Ice Age art found in Germany

Jun 21, 2007

Archeologists have found a 35,000-year-old carving of a woolly mammoth in southwestern Germany.

It is believed to be the oldest ivory carving every found, the newspaper der Spiegel said Wednesday.

An archeology team from the University of Tubingen found the figurine in the Swabian Jura, a 722-foot-long plateau in the state of Baden-Wurttemberg.

Five mammoth-ivory figurines from the Ice Age have been found at Vogelherd Cave in southwestern Germany. The new finds include well-preserved remains of a lion figurine, fragments of a mammoth figurine and two unidentified representations.

Radiocarbon dating indicates the figurines belong to the Aurignacian culture, which is associated with the arrival of the first modern humans in Europe.

Copyright 2007 by United Press International

Explore further: Remains of French ship being reassembled in Texas

add to favorites email to friend print save as pdf

Related Stories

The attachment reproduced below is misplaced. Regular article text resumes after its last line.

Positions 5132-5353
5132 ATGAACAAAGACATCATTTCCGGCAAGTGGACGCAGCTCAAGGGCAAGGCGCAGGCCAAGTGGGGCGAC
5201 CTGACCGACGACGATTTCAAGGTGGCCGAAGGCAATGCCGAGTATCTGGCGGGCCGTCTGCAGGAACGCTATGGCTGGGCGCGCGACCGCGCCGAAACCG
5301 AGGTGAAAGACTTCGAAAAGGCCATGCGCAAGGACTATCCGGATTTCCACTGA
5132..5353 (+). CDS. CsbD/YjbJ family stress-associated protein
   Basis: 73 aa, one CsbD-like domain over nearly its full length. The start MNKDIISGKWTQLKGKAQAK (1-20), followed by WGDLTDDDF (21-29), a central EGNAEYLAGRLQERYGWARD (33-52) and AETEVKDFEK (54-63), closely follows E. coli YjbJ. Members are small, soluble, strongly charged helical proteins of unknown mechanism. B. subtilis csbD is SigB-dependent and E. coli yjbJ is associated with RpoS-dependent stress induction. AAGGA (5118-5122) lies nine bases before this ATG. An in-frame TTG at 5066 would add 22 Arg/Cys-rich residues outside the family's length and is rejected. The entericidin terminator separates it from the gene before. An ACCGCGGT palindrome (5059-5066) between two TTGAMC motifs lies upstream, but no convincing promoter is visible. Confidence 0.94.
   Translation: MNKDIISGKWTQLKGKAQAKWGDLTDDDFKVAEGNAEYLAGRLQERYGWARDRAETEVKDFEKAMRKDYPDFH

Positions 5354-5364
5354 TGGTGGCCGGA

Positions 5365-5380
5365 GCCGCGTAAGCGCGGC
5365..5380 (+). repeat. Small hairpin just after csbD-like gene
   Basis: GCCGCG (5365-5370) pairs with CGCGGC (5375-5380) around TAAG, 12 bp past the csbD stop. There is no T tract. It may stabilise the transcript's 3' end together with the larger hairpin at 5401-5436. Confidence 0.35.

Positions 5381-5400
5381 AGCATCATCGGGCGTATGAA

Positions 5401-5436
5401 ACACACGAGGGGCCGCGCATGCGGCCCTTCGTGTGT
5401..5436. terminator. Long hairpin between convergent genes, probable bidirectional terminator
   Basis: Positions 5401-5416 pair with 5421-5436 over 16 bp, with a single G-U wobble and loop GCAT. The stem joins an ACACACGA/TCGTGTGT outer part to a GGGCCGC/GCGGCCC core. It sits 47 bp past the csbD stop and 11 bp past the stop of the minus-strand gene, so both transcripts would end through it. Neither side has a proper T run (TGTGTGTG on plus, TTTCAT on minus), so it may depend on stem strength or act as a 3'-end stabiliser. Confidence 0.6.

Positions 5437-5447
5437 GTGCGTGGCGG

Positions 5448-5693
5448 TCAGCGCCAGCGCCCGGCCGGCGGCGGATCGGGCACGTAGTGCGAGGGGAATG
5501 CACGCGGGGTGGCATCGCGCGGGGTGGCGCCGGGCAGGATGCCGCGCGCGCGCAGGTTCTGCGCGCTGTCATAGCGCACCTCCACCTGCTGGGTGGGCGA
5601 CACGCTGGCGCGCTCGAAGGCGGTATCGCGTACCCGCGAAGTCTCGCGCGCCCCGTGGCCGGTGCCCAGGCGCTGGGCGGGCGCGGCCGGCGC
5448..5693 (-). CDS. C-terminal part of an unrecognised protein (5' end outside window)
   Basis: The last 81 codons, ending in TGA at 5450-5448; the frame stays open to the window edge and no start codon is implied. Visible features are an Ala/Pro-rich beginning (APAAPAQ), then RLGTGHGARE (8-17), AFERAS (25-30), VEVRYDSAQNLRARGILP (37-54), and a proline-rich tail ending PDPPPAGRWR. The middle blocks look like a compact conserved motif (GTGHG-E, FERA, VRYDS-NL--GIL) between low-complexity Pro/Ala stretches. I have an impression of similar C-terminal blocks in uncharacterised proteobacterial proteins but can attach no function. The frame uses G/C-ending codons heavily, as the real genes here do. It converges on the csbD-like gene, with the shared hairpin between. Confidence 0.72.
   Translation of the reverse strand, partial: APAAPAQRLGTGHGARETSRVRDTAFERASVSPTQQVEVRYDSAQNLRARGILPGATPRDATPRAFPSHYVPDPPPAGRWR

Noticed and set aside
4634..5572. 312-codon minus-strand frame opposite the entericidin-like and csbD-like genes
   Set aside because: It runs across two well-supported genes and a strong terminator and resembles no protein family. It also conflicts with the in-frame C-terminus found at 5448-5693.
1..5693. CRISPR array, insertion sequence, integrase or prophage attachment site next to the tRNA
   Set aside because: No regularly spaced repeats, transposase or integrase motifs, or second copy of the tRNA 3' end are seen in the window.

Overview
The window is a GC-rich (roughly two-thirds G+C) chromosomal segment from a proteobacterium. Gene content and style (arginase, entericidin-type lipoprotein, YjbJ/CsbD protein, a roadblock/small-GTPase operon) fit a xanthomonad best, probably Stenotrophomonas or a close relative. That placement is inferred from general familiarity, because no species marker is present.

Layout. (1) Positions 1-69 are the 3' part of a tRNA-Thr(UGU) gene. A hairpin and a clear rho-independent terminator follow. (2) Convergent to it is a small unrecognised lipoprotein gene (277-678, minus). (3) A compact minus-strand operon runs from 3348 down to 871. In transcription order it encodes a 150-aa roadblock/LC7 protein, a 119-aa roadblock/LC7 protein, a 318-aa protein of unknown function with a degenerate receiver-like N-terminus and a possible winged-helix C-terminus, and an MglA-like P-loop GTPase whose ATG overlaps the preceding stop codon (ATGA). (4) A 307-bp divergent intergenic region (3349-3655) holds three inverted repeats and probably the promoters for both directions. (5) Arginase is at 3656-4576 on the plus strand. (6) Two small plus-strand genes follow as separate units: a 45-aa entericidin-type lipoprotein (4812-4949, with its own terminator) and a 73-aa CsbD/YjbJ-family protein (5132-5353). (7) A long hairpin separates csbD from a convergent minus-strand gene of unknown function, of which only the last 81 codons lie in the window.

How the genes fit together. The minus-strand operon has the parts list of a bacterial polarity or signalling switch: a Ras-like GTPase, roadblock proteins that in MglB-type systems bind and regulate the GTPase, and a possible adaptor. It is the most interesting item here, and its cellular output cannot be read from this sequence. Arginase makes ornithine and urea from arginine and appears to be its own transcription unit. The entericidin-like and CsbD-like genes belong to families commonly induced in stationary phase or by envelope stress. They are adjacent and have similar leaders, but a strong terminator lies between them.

Tablets, cars drive AT&T wireless gains—not phones

6 hours ago

AT&T says it gained 2 million wireless subscribers in the latest quarter, but most were from non-phone services such as tablets and Internet-connected cars. The company is facing pricing pressure from smaller rivals T-Mobile ...

Twitter looks to weave into more mobile apps

7 hours ago

Twitter on Wednesday set out to weave itself into mobile applications with a free "Fabric" platform to help developers build better programs and make more money.

Recommended for you

Remains of French ship being reassembled in Texas

9 hours ago

A frigate carrying French colonists to the New World that sank in a storm off the Texas coast more than 300 years ago is being reassembled into a display that archeologists hope will let people walk over ...

User comments : 0